A constant stream of data from a wide array of sensors tracks the incoming ICBM. We see the track on our large monitor, nearly the width of the room, and on our individual monitors. It’s eerily quiet.
“Ground Based Interceptor launch, Ft. Greely, Alaska.” The systems operator tells us. The track of an ascending missile appears on our screen. It arcs upward gaining momentum, curving to match the downward trajectory of the incoming ICBM.
“Ground Based Interceptor launch, Vandenberg Air Force Base, California.” A second lighted trajectory traces across the screen, originating from the continental U.S. west coast. Two U.S. missiles are in the air, with new proposed Northrop Grumman technology melding the intercept data and targeting information to help provide mid-course intercept data.
The lines converge silently toward one another, beginning to form a brightly lighted “Y” shape on the displays. We all follow the lighted display across the screen, the ICBM arcing downward, the interceptors arcing to meet them.
“This is a bullet hitting a bullet in the exo-atmosphere” Todorov tells us, gesturing to the three missile tracks as they converge together on the big screen. The projectile we are trying to hit is moving at 10,000 MPH now, and it is about the size of a trashcan.
There are four phases of ICBM flight.
The boost phase is the most difficult to intercept the vehicle in, but is where the launch is detected. The ascent phase is vulnerable to detection by the Aegis weapons system and interception by RIM-156 and RIM-174 Standard Missiles launched from land or at sea from U.S. Navy surface ships like the Ticonderoga class cruisers and Arleigh-Burke class destroyers. In the third phase, the “mid-course” phase, the incoming ICBM could be targeted by the exo-atmospheric THAAD missile system or additional systems still in development.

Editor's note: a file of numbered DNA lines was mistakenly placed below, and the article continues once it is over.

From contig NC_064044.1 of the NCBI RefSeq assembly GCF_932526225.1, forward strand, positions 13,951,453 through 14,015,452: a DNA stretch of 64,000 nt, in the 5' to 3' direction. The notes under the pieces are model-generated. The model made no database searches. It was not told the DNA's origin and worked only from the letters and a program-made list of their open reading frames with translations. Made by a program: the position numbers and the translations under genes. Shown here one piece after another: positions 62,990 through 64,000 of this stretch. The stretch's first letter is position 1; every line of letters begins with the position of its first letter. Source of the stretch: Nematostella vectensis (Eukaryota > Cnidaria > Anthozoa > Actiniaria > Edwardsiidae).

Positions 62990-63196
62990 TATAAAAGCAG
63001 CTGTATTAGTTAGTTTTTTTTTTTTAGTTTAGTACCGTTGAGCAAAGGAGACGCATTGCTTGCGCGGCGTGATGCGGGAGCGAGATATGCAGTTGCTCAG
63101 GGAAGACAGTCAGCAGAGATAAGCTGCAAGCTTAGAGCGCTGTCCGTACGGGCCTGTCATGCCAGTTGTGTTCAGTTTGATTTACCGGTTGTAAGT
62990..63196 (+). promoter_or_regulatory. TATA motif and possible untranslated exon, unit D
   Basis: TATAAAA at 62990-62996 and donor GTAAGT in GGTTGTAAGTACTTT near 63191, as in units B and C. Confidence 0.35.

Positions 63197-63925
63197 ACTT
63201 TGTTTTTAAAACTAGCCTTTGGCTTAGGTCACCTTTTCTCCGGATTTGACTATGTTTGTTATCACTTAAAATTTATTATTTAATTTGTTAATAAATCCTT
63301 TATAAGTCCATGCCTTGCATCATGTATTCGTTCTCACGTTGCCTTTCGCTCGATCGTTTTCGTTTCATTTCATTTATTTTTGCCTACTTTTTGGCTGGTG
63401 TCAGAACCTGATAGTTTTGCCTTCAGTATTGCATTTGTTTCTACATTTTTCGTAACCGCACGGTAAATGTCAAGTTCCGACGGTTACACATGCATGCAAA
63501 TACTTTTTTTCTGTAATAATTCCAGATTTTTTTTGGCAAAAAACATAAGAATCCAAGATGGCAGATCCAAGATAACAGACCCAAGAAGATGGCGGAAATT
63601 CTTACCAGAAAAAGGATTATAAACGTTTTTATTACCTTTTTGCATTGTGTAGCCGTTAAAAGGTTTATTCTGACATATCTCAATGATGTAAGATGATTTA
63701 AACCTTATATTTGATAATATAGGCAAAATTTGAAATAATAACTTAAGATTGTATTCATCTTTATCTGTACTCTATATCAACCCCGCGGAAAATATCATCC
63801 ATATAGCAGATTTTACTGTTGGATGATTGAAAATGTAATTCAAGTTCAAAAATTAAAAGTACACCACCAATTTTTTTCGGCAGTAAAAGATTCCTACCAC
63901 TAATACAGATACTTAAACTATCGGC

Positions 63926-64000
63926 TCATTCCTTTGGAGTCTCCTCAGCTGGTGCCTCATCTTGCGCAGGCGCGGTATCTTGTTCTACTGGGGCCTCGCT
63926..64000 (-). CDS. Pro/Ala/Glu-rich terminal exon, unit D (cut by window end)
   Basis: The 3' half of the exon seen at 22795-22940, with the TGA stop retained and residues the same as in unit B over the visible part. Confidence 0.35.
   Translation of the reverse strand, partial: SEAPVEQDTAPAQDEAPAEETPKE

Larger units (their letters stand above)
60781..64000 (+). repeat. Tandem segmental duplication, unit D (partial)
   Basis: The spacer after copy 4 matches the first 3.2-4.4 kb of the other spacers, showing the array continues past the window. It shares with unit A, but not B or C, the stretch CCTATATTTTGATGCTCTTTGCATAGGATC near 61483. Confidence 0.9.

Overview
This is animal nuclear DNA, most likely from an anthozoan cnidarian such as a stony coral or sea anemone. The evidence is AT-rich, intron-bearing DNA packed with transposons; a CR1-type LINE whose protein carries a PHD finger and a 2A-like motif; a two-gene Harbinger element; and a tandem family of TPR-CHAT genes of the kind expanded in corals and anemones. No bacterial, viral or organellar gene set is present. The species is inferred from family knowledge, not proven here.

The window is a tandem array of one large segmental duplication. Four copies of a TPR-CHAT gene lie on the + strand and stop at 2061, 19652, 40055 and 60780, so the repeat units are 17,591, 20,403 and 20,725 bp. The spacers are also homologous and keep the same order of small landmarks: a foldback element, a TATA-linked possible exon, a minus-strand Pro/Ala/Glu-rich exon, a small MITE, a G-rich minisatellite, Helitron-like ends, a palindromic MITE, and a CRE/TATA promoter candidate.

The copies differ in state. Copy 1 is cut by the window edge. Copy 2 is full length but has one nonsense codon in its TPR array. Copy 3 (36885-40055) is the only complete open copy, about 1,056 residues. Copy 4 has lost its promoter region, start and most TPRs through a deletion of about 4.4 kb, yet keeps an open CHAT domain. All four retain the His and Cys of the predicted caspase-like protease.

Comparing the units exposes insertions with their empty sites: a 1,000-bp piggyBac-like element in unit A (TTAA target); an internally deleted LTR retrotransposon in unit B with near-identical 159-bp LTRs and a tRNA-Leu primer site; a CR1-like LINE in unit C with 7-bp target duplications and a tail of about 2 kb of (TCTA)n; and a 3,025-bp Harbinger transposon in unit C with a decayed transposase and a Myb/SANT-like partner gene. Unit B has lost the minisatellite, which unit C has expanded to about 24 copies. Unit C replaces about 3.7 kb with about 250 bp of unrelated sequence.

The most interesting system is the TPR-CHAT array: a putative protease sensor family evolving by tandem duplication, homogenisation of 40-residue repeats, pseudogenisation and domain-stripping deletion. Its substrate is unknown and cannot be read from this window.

Northrop Grumman technology has the capability to make all these systems perform better together, and improve the likelihood of intercepting missiles before they reach the United States or any user nation.
The lines on the big display in front of us converge.
They complete the big “Y” shape over the eastern Pacific off the California coast. There is no sound. In an instant all three missile designators disappear. The intercept was successful.
Using several new key technologies from Northrop Grumman we killed the incoming ICBM over the pacific before it reached the United States.
Later we see video of a successful, actual test intercept of an ICBM target during a demonstration of the Ground-based Midcourse Defense (GMD) element of the ballistic missile defense system on May 30, 2017. A ground-based interceptor was launched from Vandenberg Air Force Base in California. The “anti-missile” missile was armed with an exo-atmospheric kill vehicle projectile. It successfully intercepted and destroyed a simulated ICBM launched from Kwajalein Atoll in the Pacific with a direct collision at re-entry speed and high altitude. The demonstration was widely regarded as impressive proof of the capabilities of the ballistic missile defense system.
Northrop Grumman’s contribution to missile defense is significant. At the beginning of 2017 Ken Todorov told media that, “Members of Congress face a myriad of difficult questions about how to best protect our homeland from a growing number of threats. In this era of declining budgets, it is critical our top national priorities provide those at the “tip of the spear” with the tools to protect our homeland from existing and emerging threats.”
The headlines confirm the ICBM threat from the Pacific region is real, making the need for missile defense perhaps the most urgent defense agenda for the United States.
Note: The Aviationist.com wishes to thank Lauren A. Green, Manager, Branding and External Communications for Northrop Grumman Mission Systems and the entire team at Northrop Grumman for their kind assistance with this article.